Matt Kimberley profile picture Matt Kimberley 9 months ago 64

Car Makers Need To Stop Using The Word 'Autonomous' Because People Actually Believe It

With ever-increasing numbers of cars on the road boasting 'autonomous driving features' that are still fallible, it's time for car makers to stop using the word

Remind me later
Car Makers Need To Stop Using The Word 'Autonomous' Because People Actually Believe It - Blog

There’s a problem hiding in plain sight in today’s increasingly machine-moderated car world. It’s the word ‘autonomous.’

This word, defined loosely as something free of external control or influence, is being bandied around in what seems like almost every press release these days, but car makers need to stop it. Right now.

The problem is that there is no true autonomy in cars yet. All the years of development so far aren’t enough. Drivers, as we’re finding out regularly with Autopilot-activate crashes, can’t rely totally on the systems yet. And if you can’t rely on the system, what’s the point of it?

Car Makers Need To Stop Using The Word 'Autonomous' Because People Actually Believe It - Blog

To be fair, systems like Autopilot are superb backups. They can see beneath the car in front, or hit the brakes before the human driver even knows why. Having them turned on is a no-brainer. The problem seems to arrive at the point where people start to think they can let go of the wheel.

Letting the computer do the driving is, as things stand, a bad idea. Uber’s test car saw a human being directly in its way but decided not to avoid her. Tesla’s Autopilot recently failed to see a massive, red fire truck. There’s probably nothing in the code to specifically suggest a reason why; it just didn’t. Humans make silly mistakes all the time, but so, it seems, do machines. Right now it seems like we’re just trading one kind of fallible for another. Another that’s out of our control, and for whose mistakes we get blamed anyway.

Very cool... when it works

This is why talking about any kind of autonomy in cars right now is just wrong. The systems are still fallible but the more we talk about self-driving cars, the more the idea becomes normalised and the more people will blindly believe they simply work… until they don’t, that is, and someone ends up in hospital or worse. Judging by the news, people are beginning to switch off and put complete faith in the car. That’s proving to be a dangerous situation.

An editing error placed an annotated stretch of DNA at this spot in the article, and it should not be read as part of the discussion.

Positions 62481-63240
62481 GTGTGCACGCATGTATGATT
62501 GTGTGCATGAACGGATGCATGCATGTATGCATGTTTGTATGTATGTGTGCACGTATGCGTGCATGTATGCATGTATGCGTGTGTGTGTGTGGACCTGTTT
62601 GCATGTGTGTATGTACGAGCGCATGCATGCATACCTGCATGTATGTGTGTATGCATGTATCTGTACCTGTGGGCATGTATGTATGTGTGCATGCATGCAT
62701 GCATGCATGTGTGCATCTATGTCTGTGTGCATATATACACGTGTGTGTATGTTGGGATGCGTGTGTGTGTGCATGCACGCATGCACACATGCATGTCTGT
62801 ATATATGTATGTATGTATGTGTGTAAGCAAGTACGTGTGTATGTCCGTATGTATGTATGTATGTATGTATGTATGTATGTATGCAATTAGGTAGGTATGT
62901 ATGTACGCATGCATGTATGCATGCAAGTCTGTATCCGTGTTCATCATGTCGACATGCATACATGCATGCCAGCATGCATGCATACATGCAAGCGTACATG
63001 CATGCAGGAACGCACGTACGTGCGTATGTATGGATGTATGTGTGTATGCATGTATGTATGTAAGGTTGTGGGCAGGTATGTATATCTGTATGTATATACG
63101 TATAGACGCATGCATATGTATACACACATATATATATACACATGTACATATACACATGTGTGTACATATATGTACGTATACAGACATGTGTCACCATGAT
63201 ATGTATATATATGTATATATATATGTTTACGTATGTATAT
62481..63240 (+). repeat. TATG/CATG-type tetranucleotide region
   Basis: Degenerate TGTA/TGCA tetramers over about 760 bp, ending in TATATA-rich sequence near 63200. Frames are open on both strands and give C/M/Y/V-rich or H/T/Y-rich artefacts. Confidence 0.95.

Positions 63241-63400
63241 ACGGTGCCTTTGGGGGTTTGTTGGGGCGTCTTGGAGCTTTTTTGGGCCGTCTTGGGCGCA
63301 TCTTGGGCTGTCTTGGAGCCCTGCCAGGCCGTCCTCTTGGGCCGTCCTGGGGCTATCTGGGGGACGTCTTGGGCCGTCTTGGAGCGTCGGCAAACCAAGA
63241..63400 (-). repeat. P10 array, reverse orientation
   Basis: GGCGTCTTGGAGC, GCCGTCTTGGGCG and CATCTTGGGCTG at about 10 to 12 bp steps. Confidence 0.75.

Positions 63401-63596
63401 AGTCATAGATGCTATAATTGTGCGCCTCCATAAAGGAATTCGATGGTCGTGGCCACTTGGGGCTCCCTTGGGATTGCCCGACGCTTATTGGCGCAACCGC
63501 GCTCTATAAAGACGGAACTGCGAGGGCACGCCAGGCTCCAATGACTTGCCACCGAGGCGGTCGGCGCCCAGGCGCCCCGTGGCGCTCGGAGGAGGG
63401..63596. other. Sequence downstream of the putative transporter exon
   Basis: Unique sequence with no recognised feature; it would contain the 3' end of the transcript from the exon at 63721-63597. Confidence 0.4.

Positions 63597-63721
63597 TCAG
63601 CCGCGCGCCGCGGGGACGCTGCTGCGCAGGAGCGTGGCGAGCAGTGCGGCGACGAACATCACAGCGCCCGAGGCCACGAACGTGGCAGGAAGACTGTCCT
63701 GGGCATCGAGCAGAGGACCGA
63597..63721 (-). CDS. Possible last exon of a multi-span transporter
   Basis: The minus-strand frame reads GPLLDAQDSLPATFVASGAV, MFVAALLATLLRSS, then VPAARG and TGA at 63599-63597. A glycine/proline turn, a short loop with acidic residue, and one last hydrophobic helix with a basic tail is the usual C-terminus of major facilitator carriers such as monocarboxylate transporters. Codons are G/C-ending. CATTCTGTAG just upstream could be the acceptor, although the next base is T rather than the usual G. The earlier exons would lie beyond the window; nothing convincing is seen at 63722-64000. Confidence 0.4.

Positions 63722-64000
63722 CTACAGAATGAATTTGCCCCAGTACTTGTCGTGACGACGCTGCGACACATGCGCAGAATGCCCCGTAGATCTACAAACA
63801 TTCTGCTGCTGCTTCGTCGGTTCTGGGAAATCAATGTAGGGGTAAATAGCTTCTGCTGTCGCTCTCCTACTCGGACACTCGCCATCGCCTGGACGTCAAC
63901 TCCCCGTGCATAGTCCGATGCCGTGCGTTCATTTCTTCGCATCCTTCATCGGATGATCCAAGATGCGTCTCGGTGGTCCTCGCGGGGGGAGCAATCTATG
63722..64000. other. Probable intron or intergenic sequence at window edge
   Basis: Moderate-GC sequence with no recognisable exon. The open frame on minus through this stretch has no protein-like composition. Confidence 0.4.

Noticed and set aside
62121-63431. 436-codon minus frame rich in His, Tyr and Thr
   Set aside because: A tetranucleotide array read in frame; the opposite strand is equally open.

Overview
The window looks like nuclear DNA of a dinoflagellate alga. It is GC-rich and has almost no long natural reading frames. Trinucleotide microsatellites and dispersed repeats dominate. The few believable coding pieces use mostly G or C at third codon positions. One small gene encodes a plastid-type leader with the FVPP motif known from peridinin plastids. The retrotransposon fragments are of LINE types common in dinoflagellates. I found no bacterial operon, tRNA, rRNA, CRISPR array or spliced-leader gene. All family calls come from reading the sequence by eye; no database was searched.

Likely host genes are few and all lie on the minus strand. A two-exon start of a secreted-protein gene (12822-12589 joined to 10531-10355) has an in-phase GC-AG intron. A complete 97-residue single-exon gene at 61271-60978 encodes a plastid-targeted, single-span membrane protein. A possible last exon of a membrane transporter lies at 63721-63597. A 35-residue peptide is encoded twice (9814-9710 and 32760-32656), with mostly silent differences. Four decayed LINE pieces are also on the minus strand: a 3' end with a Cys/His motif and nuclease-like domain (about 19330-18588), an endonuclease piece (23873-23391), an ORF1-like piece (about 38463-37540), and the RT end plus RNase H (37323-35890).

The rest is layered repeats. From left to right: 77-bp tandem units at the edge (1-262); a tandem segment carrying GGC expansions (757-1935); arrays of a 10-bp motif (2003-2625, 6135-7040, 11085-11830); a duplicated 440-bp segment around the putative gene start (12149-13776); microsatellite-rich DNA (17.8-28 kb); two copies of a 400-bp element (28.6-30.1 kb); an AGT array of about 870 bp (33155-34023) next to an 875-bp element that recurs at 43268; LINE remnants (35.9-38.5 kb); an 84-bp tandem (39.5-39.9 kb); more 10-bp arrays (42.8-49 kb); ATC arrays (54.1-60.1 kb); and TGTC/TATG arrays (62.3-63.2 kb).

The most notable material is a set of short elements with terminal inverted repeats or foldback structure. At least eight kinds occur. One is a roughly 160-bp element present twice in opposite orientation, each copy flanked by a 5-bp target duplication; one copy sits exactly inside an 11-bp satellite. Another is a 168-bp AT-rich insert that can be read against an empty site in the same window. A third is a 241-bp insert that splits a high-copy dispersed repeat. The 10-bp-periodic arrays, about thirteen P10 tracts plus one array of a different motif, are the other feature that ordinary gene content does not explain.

At best we should be thinking of any supposed autonomous driving systems as glorified cruise control. Sure, you can take your feet off the pedals, but a hand on the steering wheel is always a good idea (and often a requirement of the system) and you should always be focused on the road. You never know what kind of mess your expensive machine might get itself into when left to its own devices.

Temporary road markings, longitudinal cracks in the road surface, bright, low sun or even dirt on sensors can all deceive various systems. They might have your back, but they’re certainly not ready to take the lead.

Car Makers Need To Stop Using The Word 'Autonomous' Because People Actually Believe It - Blog

Drivers still need to concentrate on driving, even if they’re technically not in control. To do that, the average human needs to be active in the process; managing steering at the least. By ending what’s becoming a frivolous use of the word ‘autonomous,’ car makers could hopefully remind people that there’s no such thing as a safe or totally competent self-driving car yet, and that drivers can’t simply turn to their smartphones believing they’re protected.

Autonomous cars that never, ever have accidents might happen one day. On the other hand, the infinite variables across an entire planet of roads and varying conditions will most likely always find occasional flaws in any amount of complex software. It’s crucial that people remember that, and maintain direct control of the car. Autonomy in cars is a myth, and it’s high time car makers stopped pretending otherwise.